Papillion-La Vista school district apologizes after offensive book controversy

The book seeks to help young students understand and address racial injustices in their lives.
A children's book is causing controversy in Papillion-La Vista schools.
Published: Apr. 8, 2021 at 8:29 PM CDT
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OMAHA, Neb. (WOWT) - The Papillion-La Vista Community Schools is apologizing to the community after a controversial book, not authorized in the district’s curriculum, was shown to an elementary school.

The book is called “Something Happened In Our Town” by Marianne Celano, Marieta Collins, and Ann Hazzard. It seeks to educate young children on identifying and confronting racial injustice in their lives.

“It just made me sad; it made me angry,” said district parent Annie Smith, whose husband is a member of Sarpy County law enforcement. “Gosh, it’s hard to put into words how much it affected me. I was literally shaking and angry,”

The story follows two families and shows young kids asking their parents questions about an incident that happened in their town: a white police officer shooting a Black man.

The problem that parents like Smith have with the book is when two characters say, “The cops shot him because he was black,” and that “cops stick up for each other, and they don’t like Black men.”

“It’s not a book that is representative of how we view our law enforcement,” said Annette Eyman, the director of communications for the school district.

“This particular book was not vetted appropriately,” she said. “We have a district-wide vetting process that we go through with all of our curriculum and things that are shared in our classroom and this did not go through that process.”

Eyman said it was an “honest mistake,” on behalf of the district as a whole.

“There is a way to be age-appropriate with children to talk about that, that is part of our landscape. Social injustice is not something you want to be sweeping under the rug. But trading one landscape for another doesn’t further that cause,” Smith says. “It just never should have been put in front of children.”

Smith says she’s glad the district is addressing the problem properly, but felt it should have been done sooner and more directly. Although her son was not in the class where the book was shown two weeks ago, she tells 6 News that a fellow law enforcement parent’s child was.

“It’s ok to make mistakes, we all do it but it just felt like it should’ve been addressed head-on, and it’s what you do once you realize a mistake has been made is what’s important to me and it’s that lack of transparency that I felt is really what got me kind of upset,” she says.

An apology letter from the district superintendent was sent out to parents earlier this week. It reads:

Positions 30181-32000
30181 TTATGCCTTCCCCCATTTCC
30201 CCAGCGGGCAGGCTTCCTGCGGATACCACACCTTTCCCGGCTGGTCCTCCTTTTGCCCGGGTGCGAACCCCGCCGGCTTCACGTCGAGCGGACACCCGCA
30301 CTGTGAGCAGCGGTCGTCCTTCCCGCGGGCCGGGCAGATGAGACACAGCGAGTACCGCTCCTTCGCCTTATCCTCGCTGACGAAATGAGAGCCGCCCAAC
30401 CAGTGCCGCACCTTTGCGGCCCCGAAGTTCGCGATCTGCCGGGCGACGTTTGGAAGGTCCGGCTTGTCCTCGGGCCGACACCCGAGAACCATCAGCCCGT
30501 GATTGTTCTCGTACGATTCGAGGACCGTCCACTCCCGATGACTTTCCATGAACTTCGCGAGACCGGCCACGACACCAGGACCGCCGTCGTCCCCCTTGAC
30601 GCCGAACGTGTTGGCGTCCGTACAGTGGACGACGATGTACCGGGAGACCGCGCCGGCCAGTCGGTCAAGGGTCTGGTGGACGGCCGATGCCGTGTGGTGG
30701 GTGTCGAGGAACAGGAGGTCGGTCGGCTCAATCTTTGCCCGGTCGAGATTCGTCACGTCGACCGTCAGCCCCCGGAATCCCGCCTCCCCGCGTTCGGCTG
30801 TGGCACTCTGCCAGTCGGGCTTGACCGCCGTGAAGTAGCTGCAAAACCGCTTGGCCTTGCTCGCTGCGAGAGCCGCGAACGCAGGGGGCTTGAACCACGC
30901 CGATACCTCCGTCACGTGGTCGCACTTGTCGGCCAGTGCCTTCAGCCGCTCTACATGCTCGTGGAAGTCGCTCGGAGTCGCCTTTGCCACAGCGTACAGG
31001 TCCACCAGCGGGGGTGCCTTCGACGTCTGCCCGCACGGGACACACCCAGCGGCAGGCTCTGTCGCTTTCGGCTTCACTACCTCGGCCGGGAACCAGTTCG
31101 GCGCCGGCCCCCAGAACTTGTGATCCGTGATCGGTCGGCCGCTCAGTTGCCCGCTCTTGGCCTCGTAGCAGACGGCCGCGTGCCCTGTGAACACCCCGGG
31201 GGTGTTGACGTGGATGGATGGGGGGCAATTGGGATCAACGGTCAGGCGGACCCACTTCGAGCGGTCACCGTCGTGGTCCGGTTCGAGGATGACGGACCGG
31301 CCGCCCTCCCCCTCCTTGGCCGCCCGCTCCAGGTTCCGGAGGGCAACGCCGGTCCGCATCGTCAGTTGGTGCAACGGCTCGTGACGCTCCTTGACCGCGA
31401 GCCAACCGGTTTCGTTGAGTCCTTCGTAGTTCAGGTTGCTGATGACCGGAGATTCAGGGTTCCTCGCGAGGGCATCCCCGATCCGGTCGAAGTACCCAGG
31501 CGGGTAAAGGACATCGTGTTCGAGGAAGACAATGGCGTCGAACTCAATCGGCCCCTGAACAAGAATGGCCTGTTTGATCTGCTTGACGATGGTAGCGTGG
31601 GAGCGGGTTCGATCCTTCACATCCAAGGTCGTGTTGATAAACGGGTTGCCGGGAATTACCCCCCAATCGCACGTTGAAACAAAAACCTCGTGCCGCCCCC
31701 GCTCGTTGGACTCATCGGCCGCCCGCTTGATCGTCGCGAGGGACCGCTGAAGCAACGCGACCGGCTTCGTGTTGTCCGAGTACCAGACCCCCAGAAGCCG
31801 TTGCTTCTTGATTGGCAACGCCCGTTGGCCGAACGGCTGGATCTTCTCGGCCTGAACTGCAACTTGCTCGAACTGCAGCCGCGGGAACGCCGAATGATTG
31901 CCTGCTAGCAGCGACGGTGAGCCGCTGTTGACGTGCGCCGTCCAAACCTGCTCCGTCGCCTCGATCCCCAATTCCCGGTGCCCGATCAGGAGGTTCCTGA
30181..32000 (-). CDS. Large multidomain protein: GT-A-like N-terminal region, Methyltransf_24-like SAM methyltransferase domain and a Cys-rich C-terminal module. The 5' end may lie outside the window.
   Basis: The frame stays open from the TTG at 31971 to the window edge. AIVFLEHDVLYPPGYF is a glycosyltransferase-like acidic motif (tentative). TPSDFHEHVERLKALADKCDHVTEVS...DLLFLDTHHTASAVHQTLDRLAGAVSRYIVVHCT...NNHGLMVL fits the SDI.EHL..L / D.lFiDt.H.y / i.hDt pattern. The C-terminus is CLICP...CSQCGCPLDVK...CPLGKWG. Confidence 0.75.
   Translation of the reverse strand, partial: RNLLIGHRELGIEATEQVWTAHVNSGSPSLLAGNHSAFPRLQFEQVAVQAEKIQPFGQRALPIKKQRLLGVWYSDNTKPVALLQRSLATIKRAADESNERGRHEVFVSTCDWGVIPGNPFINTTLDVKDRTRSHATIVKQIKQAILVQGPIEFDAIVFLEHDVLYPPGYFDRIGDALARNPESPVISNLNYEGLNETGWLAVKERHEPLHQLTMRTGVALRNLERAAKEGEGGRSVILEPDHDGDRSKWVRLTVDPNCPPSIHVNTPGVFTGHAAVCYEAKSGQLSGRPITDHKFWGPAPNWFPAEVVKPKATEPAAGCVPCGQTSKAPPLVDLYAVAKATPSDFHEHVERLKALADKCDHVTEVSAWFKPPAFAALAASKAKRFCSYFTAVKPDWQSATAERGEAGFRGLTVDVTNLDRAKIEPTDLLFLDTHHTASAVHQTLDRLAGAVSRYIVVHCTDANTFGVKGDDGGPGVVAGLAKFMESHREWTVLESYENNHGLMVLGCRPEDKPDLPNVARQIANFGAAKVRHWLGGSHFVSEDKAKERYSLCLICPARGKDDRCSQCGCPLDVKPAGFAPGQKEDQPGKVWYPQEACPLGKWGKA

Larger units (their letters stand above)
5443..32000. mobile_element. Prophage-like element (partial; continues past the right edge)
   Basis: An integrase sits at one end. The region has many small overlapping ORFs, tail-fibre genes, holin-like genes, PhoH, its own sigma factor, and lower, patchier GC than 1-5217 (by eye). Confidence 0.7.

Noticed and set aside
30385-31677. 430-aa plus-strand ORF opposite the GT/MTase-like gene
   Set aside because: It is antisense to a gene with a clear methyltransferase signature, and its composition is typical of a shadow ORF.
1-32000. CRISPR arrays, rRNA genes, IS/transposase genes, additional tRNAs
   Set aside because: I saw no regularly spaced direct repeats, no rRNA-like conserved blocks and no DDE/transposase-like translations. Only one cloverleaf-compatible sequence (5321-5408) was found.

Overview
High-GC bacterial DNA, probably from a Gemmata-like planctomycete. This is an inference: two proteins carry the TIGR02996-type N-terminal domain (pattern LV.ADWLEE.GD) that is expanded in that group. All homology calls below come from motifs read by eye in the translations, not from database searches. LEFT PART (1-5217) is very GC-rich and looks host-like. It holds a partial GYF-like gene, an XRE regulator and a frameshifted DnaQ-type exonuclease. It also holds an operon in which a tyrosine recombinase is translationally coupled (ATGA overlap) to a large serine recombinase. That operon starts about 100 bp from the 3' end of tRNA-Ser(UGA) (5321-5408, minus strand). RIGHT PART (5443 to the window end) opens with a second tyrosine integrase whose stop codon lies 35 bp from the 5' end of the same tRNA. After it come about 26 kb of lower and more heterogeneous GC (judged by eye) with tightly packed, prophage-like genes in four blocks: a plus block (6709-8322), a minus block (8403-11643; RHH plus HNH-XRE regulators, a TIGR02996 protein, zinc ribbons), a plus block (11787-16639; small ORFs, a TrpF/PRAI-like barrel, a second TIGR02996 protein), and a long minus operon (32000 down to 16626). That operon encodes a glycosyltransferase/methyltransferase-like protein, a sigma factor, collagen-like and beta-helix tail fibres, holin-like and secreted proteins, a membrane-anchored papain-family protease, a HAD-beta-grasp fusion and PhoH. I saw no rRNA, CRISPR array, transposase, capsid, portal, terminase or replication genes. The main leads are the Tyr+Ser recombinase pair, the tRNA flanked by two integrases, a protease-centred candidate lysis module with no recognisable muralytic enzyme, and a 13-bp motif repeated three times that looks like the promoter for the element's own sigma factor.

G. Stanley Hall Parents,

We want to make you aware of a situation that we have been dealing with at G. Stanley Hall. Over two weeks ago, as a part of our “Meaningful Monday” a book was shared with students. The purpose of the book was to promote the importance of including and accepting all students. However, the book was not properly vetted and contained information that was derogatory towards law enforcement. This was a mistake and we are truly sorry it happened. We are very fortunate at G. Stanley Hall and throughout the Papillion La Vista Community Schools to have an amazing partnership with our law enforcement. In no way does this book represent our thinking or beliefs about police. We are truly sorry that the book was not properly vetted and may have offended our students, families or community.

We want you to know that we have taken steps to be certain a mistake like this does not happen again. We have also sent a letter of apology to all of our local law enforcement agencies. Again, my sincere apologies for this mistake.

Superintendent Andrew Rikli also sent an apology letter to the police chiefs at La Vista Police, Papillion Police, and the Sarpy County Sheriff’s Office.

“As soon as it was brought to our attention, our superintendent reached out to all of our chiefs of police and followed that up with a letter of apology,” Eyman says. “We are very fortunate in our school district to have a collaborative effort with our police, and the fact that this book said something other than that is very disheartening to all of us.”

Smith, however, tells 6 News she feels it shouldn’t be the Chief’s job to relay that apology to the rest of their departments; she thinks the district should have done it themselves.

She also says an apology letter should also be sent to law enforcement in other surrounding counties, as many of their children attend Papillion-La Vista schools.

Eyman said the district has re-emphasized the vetting process to all staff to ensure that similar situations don’t happen again. She also no one would be disciplined, as it was an “honest mistake.”

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